Violent felons given unsupervised parole
May 27, 2011
Prison officials allowed 450 violent convicts to be placed on unsupervised parole last year prompted a sharp exchange between the department of corrections and the inspector general’s office, according to a California audit. [CaliforniaWatch]
A report released Wednesday by Inspector General Bruce Monfross blamed the California Department of Corrections and Rehabilitation for improperly evaluating 1,500 inmates using an automated risk-assessment program developed by researchers at UC Irvine. The inmates included 450 dangerous criminals who were mistakenly place on unsupervised – or non-revocable – parole, California Watch said.
The program to allow some parolees to forgo supervision by a state agent was created in 2009 as part of a broader effort to reduce the number of low-level offenders being returned to prison for technical violations as a cost saving measure.
Corrections officials, who are required to conduct more than 270,000 assessments each week, rely on computers rather than humans to determine safety risks posed by inmates and parolees. However, an investigation by the inspector general determined the department’s electronic assessments were wrong for 23.5 percent of the nearly 10,000 inmates considered for unsupervised parole during a six-month period last year.
“It is therefore probable that some of the discharged parolees inappropriately placed on non-revocable parole would have violated their parole conditions and returned to prison, had they been on supervised parole,” the report states.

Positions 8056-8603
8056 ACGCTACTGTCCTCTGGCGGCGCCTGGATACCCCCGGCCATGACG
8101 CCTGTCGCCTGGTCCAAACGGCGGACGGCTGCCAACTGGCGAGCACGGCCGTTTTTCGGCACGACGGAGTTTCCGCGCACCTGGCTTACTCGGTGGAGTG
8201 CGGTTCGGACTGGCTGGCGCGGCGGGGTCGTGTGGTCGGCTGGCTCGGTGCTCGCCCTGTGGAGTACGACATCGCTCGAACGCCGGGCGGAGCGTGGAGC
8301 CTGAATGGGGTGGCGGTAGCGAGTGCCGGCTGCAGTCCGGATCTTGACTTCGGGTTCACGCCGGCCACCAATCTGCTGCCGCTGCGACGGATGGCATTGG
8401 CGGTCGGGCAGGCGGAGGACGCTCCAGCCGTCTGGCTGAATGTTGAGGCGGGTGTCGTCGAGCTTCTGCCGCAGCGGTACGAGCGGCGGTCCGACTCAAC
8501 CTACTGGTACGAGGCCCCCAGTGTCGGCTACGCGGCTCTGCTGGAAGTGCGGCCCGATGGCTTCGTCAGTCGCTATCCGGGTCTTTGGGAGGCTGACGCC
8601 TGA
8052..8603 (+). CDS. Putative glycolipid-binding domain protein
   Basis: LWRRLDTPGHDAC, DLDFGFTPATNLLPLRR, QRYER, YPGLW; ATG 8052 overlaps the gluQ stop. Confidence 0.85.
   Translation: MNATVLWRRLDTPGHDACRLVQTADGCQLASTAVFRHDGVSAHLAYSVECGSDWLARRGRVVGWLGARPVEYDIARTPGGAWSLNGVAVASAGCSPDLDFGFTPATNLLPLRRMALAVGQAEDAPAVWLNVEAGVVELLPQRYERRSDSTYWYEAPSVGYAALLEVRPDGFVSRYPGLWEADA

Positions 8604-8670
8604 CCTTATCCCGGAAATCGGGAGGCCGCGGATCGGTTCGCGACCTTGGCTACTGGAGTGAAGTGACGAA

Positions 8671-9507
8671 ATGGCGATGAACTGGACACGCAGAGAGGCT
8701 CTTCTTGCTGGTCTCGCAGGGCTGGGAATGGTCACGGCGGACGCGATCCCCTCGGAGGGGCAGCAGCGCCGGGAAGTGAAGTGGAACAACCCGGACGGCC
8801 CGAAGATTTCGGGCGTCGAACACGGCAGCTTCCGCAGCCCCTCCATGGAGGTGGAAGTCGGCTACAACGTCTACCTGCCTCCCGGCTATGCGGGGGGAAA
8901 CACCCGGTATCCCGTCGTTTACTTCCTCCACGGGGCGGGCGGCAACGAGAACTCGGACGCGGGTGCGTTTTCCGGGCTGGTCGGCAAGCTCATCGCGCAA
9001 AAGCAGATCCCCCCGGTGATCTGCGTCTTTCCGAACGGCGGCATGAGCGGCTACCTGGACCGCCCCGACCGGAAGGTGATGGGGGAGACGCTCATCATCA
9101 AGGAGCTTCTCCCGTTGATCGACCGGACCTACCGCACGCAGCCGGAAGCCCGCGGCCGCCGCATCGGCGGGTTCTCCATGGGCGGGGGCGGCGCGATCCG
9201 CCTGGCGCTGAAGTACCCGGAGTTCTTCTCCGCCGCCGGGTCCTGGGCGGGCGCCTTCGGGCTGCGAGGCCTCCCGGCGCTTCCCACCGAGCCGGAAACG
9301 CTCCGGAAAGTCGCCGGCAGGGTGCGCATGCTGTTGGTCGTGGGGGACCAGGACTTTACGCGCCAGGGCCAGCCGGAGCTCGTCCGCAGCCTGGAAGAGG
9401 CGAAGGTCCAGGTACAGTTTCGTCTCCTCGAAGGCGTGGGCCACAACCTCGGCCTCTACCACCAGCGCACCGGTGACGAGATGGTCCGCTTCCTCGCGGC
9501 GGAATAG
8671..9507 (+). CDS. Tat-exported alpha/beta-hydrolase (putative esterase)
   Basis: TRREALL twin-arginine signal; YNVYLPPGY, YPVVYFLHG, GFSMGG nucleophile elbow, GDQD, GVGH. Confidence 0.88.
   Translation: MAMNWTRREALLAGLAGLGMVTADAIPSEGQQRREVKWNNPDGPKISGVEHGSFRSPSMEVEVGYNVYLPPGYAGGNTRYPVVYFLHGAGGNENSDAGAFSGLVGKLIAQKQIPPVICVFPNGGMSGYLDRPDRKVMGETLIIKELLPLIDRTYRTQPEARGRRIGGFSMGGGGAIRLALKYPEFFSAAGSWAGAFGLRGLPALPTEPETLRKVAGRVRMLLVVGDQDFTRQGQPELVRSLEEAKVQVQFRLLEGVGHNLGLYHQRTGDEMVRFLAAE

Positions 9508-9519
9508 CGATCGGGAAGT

Department of corrections officials strongly rebuked the findings.
“Our concern with this report goes beyond its relevancy; in fact we must also take issue with its facts and central conclusion,” wrote Lee Seale, deputy chief of staff to corrections Secretary Matthew Cate, in a letter released Wednesday.
Seale said the release of the report was “unfortunate.” He complained the report relied on “obsolete” data, brushed aside improvements to the program and ignored other reforms carried out by the department – such as re-entry courts for parolees and updates to sentencing laws – that have “helped to successfully reduce the crowding rate in our prisons to the same level seen two decades ago.”
Seale defended the department’s cost saving use of computers to determine the risk posed by inmates by scanning the rap sheets of “more than 160,000 inmates in our prisons and more than 100,000 offenders on parole.”
In response, Monfross told California Watch that while he appreciated the department’s “desire” to save money, it “should not compromise public safety in doing so, as it does by understating offenders’ risk of re-offending and releasing high-risk offenders to unsupervised parole.”